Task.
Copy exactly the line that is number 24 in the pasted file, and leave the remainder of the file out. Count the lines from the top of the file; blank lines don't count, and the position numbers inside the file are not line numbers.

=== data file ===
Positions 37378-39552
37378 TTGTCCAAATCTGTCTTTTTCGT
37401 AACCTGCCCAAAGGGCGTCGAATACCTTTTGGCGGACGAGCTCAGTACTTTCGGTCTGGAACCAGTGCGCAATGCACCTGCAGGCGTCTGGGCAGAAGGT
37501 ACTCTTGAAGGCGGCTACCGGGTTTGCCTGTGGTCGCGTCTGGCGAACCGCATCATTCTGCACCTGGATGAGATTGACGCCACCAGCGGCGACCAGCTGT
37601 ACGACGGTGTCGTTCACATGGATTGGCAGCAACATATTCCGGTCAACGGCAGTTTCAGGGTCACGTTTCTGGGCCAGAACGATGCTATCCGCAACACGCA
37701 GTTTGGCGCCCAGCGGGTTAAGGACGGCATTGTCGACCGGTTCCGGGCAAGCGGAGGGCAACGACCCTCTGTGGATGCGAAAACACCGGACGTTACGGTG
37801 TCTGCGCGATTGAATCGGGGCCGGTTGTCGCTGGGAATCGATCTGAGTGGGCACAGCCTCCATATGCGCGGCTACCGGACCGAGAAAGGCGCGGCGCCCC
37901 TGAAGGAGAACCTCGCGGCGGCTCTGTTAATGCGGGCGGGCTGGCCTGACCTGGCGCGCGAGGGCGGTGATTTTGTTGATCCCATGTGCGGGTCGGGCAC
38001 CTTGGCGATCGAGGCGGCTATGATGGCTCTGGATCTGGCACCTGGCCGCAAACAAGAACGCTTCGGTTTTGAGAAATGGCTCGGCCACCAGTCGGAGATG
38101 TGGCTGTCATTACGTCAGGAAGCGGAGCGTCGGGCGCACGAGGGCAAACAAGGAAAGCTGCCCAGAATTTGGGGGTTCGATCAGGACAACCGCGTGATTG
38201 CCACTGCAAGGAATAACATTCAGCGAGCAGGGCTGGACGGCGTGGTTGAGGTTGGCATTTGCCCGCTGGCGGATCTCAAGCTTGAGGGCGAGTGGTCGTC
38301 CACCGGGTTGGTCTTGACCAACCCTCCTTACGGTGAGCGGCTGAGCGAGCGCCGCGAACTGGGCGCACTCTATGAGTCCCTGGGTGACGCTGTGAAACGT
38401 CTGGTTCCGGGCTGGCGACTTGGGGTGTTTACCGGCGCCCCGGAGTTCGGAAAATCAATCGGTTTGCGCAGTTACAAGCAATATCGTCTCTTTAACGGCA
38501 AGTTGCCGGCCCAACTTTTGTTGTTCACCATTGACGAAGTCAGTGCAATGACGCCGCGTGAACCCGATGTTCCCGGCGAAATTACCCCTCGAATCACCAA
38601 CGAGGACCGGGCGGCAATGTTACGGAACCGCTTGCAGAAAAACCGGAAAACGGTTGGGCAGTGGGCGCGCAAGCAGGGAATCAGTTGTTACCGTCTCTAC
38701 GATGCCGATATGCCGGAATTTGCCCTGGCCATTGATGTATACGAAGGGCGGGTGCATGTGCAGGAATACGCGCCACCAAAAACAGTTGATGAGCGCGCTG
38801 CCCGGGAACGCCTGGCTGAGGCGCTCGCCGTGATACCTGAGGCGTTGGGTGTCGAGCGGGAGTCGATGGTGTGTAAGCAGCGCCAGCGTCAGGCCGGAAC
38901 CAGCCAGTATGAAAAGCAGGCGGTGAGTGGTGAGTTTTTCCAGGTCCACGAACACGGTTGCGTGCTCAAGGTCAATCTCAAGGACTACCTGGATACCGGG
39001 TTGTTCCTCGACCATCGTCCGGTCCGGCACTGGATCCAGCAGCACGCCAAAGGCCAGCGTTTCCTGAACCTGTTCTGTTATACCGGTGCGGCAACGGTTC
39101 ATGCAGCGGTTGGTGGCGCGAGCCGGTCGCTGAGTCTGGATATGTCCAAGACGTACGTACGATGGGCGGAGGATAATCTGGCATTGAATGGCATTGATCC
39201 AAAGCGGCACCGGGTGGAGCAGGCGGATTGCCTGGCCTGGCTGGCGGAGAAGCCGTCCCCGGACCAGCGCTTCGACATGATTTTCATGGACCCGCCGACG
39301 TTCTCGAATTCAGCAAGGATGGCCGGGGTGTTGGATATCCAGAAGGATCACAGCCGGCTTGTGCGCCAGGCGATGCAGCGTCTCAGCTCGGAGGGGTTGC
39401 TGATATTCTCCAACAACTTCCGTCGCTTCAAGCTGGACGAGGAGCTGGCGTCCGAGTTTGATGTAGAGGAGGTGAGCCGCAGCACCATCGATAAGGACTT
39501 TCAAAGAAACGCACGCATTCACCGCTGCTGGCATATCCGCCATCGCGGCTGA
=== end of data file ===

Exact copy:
39501 TCAAAGAAACGCACGCATTCACCGCTGCTGGCATATCCGCCATCGCGGCTGA